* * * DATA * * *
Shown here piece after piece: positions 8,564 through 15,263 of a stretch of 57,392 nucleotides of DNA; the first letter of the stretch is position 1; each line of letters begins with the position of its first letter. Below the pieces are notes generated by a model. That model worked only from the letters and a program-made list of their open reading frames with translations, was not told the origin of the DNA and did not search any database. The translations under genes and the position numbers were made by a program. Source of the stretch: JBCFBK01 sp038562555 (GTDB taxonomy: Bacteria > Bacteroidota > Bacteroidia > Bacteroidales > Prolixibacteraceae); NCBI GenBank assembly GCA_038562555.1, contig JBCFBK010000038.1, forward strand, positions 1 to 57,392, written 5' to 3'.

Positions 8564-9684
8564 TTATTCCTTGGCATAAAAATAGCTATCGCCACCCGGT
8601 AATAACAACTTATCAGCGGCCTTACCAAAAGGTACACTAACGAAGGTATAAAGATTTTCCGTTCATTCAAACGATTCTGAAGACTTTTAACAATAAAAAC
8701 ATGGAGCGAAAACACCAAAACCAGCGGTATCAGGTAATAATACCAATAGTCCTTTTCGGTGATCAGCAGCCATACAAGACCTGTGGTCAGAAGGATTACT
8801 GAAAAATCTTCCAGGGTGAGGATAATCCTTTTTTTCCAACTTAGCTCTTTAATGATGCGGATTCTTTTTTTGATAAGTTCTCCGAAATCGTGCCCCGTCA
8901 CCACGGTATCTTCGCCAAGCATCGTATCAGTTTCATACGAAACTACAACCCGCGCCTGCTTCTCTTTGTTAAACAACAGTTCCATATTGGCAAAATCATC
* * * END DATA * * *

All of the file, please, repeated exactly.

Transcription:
Shown here piece after piece: positions 8,564 through 15,263 of a stretch of 57,392 nucleotides of DNA; the first letter of the stretch is position 1; each line of letters begins with the position of its first letter. Below the pieces are notes generated by a model. That model worked only from the letters and a program-made list of their open reading frames with translations, was not told the origin of the DNA and did not search any database. The translations under genes and the position numbers were made by a program. Source of the stretch: JBCFBK01 sp038562555 (GTDB taxonomy: Bacteria > Bacteroidota > Bacteroidia > Bacteroidales > Prolixibacteraceae); NCBI GenBank assembly GCA_038562555.1, contig JBCFBK010000038.1, forward strand, positions 1 to 57,392, written 5' to 3'.

Positions 8564-9684
8564 TTATTCCTTGGCATAAAAATAGCTATCGCCACCCGGT
8601 AATAACAACTTATCAGCGGCCTTACCAAAAGGTACACTAACGAAGGTATAAAGATTTTCCGTTCATTCAAACGATTCTGAAGACTTTTAACAATAAAAAC
8701 ATGGAGCGAAAACACCAAAACCAGCGGTATCAGGTAATAATACCAATAGTCCTTTTCGGTGATCAGCAGCCATACAAGACCTGTGGTCAGAAGGATTACT
8801 GAAAAATCTTCCAGGGTGAGGATAATCCTTTTTTTCCAACTTAGCTCTTTAATGATGCGGATTCTTTTTTTGATAAGTTCTCCGAAATCGTGCCCCGTCA
8901 CCACGGTATCTTCGCCAAGCATCGTATCAGTTTCATACGAAACTACAACCCGCGCCTGCTTCTCTTTGTTAAACAACAGTTCCATATTGGCAAAATCATC